Presentation on theme: "Promoting Student Social, Emotional, and Academic Learning"— Presentation transcript:
1Promoting Student Social, Emotional, and Academic Learning Roger P. WeissbergCollaborative for Academic, Social, and Emotional Learning (CASEL)University of Illinois at Chicago
2Objectives of Today’s Presentation Describe social and emotional learning (SEL).Highlight SEL research advances.Spotlight advances in policy and practice.2
3Reflection QuestionIf you could pick one quality or skill that all young people would possess by the time they graduate from high school, what would it be?Turn to a neighborand explain.
4Essential Questions Each Community Must Answer What do we want our children to be, to know, and to be able to do when they graduate?How can the entire community be organized to ensure that all students reach the stated goals?
5A Vision for Schoolwide SEL Educators, students, families, and community members work together to support the healthy development of all students.All students are engaged and active learners who are self-aware, caring, respectful, connected to others, responsible decision makers, and academic achievers.Students are contributing in positive ways to their school and community.5
6Risky Youth Behaviors and Attitudes: Prevalence for High School Students Issues:Physical fight 1 or more times (12 months): 31%Carried a weapon (30 days): 17%Bullied at school (past 6 months): 28%5 or more drinks in a couple of hours (30 days): 24%Seriously considered attempting suicide: 14%Sexual intercourse with > 3 people: 14%Chronically disengaged from school: %
7Social and Emotional Skills and Attitudes: Prevalence for 6th to 12th graders Assets:How people you know well would rate you on:Thinking through the results of your choices, % planning aheadCaring about others’ feelings, feeling sad when % a friend is unhappy, being good at making and keeping friendsRespecting the values/beliefs of people of different % races/culturesMy school provides a caring, encouraging environment 29%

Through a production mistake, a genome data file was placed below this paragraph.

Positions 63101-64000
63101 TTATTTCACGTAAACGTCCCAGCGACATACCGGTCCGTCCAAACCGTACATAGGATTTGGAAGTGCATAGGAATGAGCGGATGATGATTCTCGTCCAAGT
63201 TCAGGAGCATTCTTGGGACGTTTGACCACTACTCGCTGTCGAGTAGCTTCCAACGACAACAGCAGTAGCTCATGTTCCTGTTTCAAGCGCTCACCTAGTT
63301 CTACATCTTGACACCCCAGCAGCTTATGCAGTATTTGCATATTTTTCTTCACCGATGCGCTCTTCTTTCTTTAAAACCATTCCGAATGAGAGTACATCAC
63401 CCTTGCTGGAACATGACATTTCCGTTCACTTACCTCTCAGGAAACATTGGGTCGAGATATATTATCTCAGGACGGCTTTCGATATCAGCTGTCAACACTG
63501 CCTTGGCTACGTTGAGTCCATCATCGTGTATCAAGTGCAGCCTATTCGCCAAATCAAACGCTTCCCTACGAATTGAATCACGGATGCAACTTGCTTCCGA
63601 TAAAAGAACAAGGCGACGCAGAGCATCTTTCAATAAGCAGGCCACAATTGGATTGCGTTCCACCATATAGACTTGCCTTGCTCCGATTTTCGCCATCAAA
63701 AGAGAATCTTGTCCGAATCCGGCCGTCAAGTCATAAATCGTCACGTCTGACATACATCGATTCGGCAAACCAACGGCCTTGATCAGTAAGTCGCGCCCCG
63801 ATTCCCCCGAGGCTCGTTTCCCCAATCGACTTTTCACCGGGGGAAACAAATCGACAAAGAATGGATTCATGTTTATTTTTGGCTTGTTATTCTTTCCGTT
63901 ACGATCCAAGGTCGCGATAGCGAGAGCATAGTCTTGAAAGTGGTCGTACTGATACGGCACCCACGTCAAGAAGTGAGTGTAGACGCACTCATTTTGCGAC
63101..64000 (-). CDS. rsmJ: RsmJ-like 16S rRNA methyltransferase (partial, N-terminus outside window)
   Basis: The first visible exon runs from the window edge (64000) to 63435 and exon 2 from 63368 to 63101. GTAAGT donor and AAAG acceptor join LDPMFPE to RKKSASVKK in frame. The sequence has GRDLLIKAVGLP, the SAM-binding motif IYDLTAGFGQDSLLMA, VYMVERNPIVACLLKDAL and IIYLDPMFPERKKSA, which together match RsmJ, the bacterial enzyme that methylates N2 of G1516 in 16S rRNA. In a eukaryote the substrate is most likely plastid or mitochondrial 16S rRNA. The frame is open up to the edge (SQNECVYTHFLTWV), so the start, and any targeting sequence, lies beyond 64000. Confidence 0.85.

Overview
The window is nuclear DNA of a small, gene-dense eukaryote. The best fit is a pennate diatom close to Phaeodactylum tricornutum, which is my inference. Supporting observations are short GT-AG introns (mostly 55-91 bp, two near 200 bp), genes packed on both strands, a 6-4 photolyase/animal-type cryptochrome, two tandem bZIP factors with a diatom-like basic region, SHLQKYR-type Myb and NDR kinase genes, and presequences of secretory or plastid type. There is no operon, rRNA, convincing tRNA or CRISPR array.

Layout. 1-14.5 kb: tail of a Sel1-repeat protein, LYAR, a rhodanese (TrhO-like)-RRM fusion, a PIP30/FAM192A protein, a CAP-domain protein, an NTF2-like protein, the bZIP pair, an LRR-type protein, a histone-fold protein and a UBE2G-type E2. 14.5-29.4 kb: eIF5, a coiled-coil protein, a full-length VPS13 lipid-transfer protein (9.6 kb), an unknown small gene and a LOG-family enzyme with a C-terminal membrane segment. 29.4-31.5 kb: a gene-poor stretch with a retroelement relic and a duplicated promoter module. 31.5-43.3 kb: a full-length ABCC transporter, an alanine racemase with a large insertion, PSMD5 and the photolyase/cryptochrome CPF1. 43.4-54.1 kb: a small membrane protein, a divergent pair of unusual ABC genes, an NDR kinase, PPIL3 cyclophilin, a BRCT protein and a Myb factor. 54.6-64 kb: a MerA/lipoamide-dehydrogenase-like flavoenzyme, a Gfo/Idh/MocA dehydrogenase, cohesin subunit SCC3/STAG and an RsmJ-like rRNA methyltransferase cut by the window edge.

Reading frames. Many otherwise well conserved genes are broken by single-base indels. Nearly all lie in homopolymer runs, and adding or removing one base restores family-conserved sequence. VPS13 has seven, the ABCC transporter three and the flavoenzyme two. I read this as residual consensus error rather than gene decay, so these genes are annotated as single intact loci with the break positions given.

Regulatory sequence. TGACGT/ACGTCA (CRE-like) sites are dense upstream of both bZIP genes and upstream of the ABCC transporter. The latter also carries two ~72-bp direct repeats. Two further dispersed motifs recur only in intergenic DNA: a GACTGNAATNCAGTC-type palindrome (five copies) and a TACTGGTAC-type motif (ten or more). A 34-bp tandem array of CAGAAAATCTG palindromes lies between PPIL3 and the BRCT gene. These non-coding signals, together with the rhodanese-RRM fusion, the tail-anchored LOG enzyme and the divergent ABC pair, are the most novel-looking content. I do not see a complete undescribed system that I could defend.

8What’s Needed How do we move from here... Fragmented efforts Piecemeal implementationNo common languageCoordination of:Among categorical programsBetween instructional programs and mental health servicesBetween school and family/community interventionsBetween classroom and after-schoolCommon language that bridges programs with similar goals and addresses common risk and protective factorsCoordination problems:Need for a common language across categorical programsConsistent messages to students across programsCohesion between lessons—do they reinforce each other88
9SEL as a Coordinating Framework ...to a better place for kidsBuilt on student strengthsAcademic and life successCoordinated effortsSystemic integrationSE competencies are the “mechanism of action” that leads to effective prevention programs.SE competencies can be the lens to assess and coordinate all the school’s activities focused on prevention, positive youth development, health.It also means coordinating all the various prevention programs a school may already be offering. SEL can be a lens for evaluating and deciding about these various programs to eliminate duplication and more effectively provide universal programming for all students and enhance outcomes.SEL as a coordinating framework is a lens to focus on students’ social and emotional development (SED); a way to examine everything that is going on in a school; it provides a framework to coordinate across programs, reduce duplication, improve outcomes, etc.promotion, etc.99
10Collaborative for Academic, Social, and Emotional Learning (CASEL) CASEL was founded in 1994 as a national collaborative to make social and emotional learning (SEL) an essential part of every child’s education by:Advancing the science of SELExpanding effective SEL practiceImproving federal and state policiesCASEL serves as strategist, collaborator, convener, and supporter for the SEL communityUniversal prevention for all studentsDistrict policies – August 31, 2004ISBE plan and standards December 31, 20072 big implications for schools:Regards SEL as integral to the mission of schoolsTake action to support student’s SEDIllinois is the first state to mandate SEL learning standards10